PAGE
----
Next year’s Obamacare: More insurers but steeper prices
Health insurers are planning to expand in Obamacare amid rising profits, but the trend is coming at the expense of higher premiums for certain customers.
Premiums are expected to rise by an average of 15 percent for customers whose incomes aren’t low enough to qualify them for subsidies, according to early estimates from Avalere Health.
Still, the entrance by insurers into Obamacare is a reversal from years of exits. Health insurers were fleeing Obamacare in droves around this time last year, and it looked as though people in as many as 47 counties would have no options for coverage.
The Trump administration and Republicans have made several changes to Obamacare since then that Democrats call “sabotage.” President Trump ended payments to insurers, the GOP tax law will end the requirement in 2019 that people must buy health insurance or pay a fine, and people soon will be able to buy less-expensive coverage that doesn’t follow Obamacare’s rules.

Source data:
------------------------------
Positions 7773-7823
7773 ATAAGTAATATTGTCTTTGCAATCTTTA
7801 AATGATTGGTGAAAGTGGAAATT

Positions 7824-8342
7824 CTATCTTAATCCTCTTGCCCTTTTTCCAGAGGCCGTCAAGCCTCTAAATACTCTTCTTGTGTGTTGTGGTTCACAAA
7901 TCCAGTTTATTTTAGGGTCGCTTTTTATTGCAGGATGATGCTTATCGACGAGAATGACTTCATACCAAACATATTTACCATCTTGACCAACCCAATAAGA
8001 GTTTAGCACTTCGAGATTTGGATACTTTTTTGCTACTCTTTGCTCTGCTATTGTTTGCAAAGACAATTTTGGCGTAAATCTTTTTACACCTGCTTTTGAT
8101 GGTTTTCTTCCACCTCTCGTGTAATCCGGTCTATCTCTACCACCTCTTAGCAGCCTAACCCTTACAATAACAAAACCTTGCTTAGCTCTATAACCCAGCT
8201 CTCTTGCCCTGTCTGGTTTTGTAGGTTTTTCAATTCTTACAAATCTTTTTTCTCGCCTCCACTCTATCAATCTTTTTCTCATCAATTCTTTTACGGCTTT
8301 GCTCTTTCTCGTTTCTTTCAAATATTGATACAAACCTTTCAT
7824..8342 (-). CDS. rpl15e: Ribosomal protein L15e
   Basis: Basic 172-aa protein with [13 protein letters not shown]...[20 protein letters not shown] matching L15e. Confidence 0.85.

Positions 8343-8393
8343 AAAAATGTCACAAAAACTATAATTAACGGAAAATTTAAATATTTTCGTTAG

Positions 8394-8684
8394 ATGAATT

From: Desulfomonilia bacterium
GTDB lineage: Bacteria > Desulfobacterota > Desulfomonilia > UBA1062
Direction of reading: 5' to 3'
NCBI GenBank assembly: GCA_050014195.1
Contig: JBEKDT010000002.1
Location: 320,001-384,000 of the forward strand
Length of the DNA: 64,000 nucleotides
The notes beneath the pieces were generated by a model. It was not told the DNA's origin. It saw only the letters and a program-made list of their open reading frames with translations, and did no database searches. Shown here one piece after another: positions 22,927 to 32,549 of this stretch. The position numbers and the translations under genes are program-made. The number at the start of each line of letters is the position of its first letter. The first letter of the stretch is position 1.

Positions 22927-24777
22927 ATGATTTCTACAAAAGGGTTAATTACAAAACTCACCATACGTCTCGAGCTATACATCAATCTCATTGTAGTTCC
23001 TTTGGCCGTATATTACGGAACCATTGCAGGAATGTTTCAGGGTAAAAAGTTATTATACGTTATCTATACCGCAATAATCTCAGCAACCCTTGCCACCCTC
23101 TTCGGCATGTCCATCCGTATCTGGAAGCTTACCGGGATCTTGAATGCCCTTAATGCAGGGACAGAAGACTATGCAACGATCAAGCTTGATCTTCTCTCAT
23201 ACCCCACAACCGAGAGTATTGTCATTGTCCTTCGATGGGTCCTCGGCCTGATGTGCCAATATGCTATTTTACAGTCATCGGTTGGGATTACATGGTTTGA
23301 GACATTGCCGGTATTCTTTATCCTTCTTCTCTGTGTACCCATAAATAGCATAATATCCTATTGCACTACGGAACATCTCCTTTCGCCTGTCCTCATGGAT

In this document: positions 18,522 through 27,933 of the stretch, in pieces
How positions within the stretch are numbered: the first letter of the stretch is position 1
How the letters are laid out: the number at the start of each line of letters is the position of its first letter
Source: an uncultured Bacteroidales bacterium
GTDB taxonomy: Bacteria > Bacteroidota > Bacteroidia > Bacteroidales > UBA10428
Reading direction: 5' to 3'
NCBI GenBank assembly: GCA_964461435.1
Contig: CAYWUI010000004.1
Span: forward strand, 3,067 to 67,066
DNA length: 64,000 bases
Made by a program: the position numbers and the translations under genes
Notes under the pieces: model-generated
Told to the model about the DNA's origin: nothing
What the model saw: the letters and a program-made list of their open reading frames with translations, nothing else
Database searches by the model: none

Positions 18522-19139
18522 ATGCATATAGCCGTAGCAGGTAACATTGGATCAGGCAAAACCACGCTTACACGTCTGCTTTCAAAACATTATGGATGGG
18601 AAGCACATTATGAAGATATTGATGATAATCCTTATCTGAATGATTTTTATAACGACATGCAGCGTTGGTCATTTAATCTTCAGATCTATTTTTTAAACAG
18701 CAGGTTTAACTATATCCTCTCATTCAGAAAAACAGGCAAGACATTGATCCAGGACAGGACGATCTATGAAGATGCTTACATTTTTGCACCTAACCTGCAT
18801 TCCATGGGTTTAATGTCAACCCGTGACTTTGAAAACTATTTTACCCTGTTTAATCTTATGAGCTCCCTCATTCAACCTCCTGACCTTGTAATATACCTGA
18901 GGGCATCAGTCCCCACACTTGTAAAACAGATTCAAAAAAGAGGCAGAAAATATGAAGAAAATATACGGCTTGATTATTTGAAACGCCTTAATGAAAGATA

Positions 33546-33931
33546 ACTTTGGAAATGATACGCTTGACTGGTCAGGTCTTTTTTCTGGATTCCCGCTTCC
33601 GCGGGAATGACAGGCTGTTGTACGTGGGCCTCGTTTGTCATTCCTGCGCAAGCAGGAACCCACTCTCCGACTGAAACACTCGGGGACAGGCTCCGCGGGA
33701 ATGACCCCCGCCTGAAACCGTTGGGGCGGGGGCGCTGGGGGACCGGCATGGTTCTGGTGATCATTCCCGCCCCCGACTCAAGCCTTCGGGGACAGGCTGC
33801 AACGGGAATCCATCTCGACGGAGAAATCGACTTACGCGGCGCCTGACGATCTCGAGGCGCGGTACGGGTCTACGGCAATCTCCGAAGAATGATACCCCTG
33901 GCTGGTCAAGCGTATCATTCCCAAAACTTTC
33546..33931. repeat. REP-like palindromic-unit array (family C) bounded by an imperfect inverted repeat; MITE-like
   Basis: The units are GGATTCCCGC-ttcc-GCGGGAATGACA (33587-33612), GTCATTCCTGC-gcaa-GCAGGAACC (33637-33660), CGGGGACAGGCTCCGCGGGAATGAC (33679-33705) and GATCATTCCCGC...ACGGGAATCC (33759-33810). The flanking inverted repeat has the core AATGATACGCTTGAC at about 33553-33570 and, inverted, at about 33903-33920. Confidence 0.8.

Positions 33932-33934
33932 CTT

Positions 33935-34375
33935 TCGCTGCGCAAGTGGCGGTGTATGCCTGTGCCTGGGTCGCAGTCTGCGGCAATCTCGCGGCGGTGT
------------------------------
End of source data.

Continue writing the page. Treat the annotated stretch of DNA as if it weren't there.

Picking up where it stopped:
Yet, the Obamacare exchanges are showing an unexpected trend: No empty counties have been reported. Not only are insurers not leaving, but they’re also expanding or returning.
“It’s almost a complete 180 of where we were last year,” said Cynthia Cox, director of the Study of Health Reform and Private Insurance program at the Kaiser Family Foundation. “We were counting how many counties would have no insurance companies and companies were exiting.”
It’s too early to determine how many insurers will sell Obamacare coverage, because contracts between states and health insurers won’t be finalized until the fall and not all applications have been submitted.
But having more insurers gives consumers more options, and may include coverage for doctors or hospitals they prefer. It also has the potential to offer more competition that could help keep prices down. For customers who like their coverage, a lack of insurer exits means they can keep their plan and won’t have to find new doctors.